STRATEGY: Encourage engagement across schools and districts through traditional networking, social media, and professional learning communities.
Successful school leaders encourage staff members to engage with colleagues, parents, community members, and others to share responsibility and accountability for improving teaching and learning. Through this engagement, collaboration has the chance to increase ten-fold and in a variety of directions: vertically, horizontally, locally, globally, online (virtually), and offline (face-to-face). When encouraged by school leaders, collaborative efforts support diffusion of best practices and innovation throughout the organization; these leaders advance conditions necessary for staff to develop collective efficacy, an attribute well documented in research to improve student achievement (Hattie, 2008). Additionally, through these actions, school leaders expand the reach of teachers to build a collaborative culture of learning that extends beyond the classroom and school.
Traditional networking, social media, and professional learning communities represent various ways educators connect within and between different levels of the education system. Each serve as a pathway for collaborative conversations that can lead to innovative solutions to shared problems of practice. Within each set of interconnected educators, knowledge, skills, and resources are exchanged, allowing reciprocal benefits to be realized. Organic in nature, traditional networking, social media, and professional learning communities do the following:
- Advance shared decision-making.
- Create shared responsibility for outcomes.
- Foster conditions necessary for synergy among staff members.
- Invite knowledge-sharing and dissemination of practice.
- Accelerate innovation and transference of best practices to the classroom.
- Extend professional development opportunities.
- Promote capacity-building in schools.
- Optimize time and resources.
By assigning value to these connections and promoting teacher engagement through traditional networking, social media, and professional learning communities, school leaders advance equity, efficiency, and quality of professional learning and introduce avenues for pioneering new policies and pedagogy.
First Steps to Consider
An effective school leader encourages staff members to reach out to and connect with others to positively influence teaching and learning. School leaders understand that these communication channels provide multiple avenues for meeting individual needs and achieving shared goals. Quick wins
- Develop a shared vision for traditional networks, social media, and professional learning communities and reference the vision consistently in all communications.
- Attend to structural needs of these communication channels to support efficiency and effectiveness and mitigate teaching in isolation.
- Dedicate time for teachers to communicate with others.
- Promote communication within and between schools to increase the degree of impact.
- Encourage experimentation with these communication channels that is aligned with school, teacher, and student needs.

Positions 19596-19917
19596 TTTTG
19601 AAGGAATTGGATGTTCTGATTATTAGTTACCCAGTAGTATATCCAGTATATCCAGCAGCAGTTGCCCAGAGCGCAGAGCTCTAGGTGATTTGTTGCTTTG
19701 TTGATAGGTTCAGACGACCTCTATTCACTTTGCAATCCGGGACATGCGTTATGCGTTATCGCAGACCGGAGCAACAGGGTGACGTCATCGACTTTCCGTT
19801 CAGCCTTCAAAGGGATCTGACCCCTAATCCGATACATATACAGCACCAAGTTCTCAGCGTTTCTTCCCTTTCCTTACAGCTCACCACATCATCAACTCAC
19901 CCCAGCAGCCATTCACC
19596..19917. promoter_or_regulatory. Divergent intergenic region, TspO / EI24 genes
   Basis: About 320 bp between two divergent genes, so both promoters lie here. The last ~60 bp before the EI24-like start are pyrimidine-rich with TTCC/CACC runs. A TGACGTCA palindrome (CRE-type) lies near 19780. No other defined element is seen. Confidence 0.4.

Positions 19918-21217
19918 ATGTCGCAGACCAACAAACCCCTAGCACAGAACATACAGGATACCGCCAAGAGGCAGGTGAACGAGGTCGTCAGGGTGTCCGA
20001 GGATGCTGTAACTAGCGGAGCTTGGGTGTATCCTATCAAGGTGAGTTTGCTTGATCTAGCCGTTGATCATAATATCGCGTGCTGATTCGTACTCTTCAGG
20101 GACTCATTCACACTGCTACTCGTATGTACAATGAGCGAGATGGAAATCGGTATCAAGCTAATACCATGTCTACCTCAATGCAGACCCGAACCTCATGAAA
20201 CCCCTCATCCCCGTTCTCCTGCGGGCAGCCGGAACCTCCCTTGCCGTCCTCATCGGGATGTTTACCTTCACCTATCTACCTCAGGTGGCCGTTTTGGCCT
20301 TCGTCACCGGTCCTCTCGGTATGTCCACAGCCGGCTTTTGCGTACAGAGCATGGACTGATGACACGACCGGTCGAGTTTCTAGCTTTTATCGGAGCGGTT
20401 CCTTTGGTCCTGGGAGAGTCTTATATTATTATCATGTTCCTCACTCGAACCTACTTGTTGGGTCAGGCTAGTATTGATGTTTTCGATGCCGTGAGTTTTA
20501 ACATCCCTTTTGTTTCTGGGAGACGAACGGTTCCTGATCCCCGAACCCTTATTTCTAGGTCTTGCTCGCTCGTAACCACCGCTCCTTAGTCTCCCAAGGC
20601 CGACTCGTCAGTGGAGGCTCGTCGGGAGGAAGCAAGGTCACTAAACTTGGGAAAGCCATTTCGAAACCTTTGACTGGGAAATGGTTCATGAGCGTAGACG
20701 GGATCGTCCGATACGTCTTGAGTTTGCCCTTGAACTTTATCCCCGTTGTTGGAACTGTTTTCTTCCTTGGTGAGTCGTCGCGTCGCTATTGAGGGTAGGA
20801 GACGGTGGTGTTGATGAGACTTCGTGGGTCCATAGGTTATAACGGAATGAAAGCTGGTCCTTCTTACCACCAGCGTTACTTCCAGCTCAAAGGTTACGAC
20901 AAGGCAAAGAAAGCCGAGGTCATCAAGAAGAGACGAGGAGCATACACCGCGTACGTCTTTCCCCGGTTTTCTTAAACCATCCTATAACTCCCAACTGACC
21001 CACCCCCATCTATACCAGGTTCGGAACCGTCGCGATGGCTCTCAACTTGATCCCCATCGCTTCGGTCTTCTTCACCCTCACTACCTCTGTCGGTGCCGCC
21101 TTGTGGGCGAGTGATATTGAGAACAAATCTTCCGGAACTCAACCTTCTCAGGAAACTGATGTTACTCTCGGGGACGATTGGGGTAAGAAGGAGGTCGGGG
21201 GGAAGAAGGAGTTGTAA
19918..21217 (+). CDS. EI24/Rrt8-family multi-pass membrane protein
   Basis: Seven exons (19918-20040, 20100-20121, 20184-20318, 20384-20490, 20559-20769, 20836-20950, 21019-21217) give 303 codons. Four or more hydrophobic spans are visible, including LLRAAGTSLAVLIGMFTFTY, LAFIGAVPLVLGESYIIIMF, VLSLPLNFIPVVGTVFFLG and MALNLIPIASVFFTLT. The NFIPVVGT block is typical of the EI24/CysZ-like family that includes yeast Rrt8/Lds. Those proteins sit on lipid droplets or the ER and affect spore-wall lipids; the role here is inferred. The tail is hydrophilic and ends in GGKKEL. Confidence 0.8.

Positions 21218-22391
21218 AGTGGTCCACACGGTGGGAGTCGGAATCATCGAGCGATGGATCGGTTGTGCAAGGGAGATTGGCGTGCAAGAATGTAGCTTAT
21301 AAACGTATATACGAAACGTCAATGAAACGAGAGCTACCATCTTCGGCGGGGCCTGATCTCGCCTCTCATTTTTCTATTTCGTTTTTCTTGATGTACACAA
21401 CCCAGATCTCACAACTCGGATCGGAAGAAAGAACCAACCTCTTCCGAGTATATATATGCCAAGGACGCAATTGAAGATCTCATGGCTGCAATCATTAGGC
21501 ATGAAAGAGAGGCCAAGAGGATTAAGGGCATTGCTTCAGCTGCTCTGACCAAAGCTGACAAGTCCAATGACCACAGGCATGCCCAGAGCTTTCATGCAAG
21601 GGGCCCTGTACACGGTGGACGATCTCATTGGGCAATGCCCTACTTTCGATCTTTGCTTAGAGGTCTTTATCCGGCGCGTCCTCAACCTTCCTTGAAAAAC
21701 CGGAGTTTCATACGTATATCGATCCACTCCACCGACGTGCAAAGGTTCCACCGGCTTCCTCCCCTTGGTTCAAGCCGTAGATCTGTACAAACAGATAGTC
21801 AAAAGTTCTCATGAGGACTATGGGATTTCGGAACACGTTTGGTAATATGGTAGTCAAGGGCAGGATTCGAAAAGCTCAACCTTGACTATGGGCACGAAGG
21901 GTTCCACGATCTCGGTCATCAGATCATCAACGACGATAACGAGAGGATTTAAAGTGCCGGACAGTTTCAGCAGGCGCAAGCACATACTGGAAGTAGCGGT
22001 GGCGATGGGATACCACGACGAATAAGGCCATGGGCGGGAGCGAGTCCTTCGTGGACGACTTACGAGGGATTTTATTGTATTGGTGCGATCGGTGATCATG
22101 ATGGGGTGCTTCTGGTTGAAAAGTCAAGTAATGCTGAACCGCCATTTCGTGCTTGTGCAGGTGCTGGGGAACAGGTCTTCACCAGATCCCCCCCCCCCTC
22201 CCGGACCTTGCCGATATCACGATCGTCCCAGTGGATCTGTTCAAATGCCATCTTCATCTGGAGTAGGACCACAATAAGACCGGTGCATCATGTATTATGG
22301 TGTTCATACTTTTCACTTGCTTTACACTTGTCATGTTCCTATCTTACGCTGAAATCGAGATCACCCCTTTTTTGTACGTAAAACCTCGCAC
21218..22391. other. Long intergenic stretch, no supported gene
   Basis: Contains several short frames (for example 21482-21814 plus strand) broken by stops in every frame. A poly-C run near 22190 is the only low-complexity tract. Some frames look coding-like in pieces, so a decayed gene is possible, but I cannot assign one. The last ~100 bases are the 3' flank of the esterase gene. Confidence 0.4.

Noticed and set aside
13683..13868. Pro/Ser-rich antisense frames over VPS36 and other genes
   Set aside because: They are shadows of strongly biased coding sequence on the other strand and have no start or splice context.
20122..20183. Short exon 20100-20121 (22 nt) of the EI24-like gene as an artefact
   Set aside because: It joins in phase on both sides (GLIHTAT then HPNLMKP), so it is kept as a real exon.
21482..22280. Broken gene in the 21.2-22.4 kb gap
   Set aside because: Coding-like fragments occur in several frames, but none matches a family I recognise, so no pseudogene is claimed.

- Leverage technology in support of communication goals.
- Establish a clear vision for communicating through traditional networks, social media, and professional learning communities.
- Provide focus through development of clear and shared goals and routinely review and revise them in response to needs.
- Develop with staff members the process and structure of communication-focused work.
- Ensure that staff members are supported with necessary resources.
- Identify data on engagement to be collected and commit time to evaluate impact of this work.
- Create mechanisms for receiving feedback on engagement activities from participants.
Complexities & Pitfalls
When encouraging engagement across schools and districts, school leaders may encounter complexities related to trust, group dynamics, and demands on teachers’ time. School leaders also must ensure that both the focus and priority of these connections remain on what is happening in the classroom in relation to learning goals. Common pitfalls
- Misaligning goals in relation to learner outcomes.
- Lacking clarity, structure, resources, and ongoing support.
- Using a pervasive culture of teaching in isolation and resisting change.
- Lacking an attention to planning for sustaining and growing connections.
- Encountering attrition that contributes to continually shifting group dynamics.
- Overemphasizing the process as the priority versus relationships as the driver of effective connections.
- What value will traditional networks, social media, and professional learning communities bring in support of learning and professional development?
- What communication-related competencies are needed by educators to function effectively?
- Who will drive, lead, and maintain processes associated with this work?
- How will school leaders promote broad-based use of these communication channels by teachers as opportunities and not obligations?
- What resources are necessary for traditional networks, social media, and professional learning communities to thrive?
- How will school leaders leverage input obtained from these communication channels to inform decision-making and system alignment?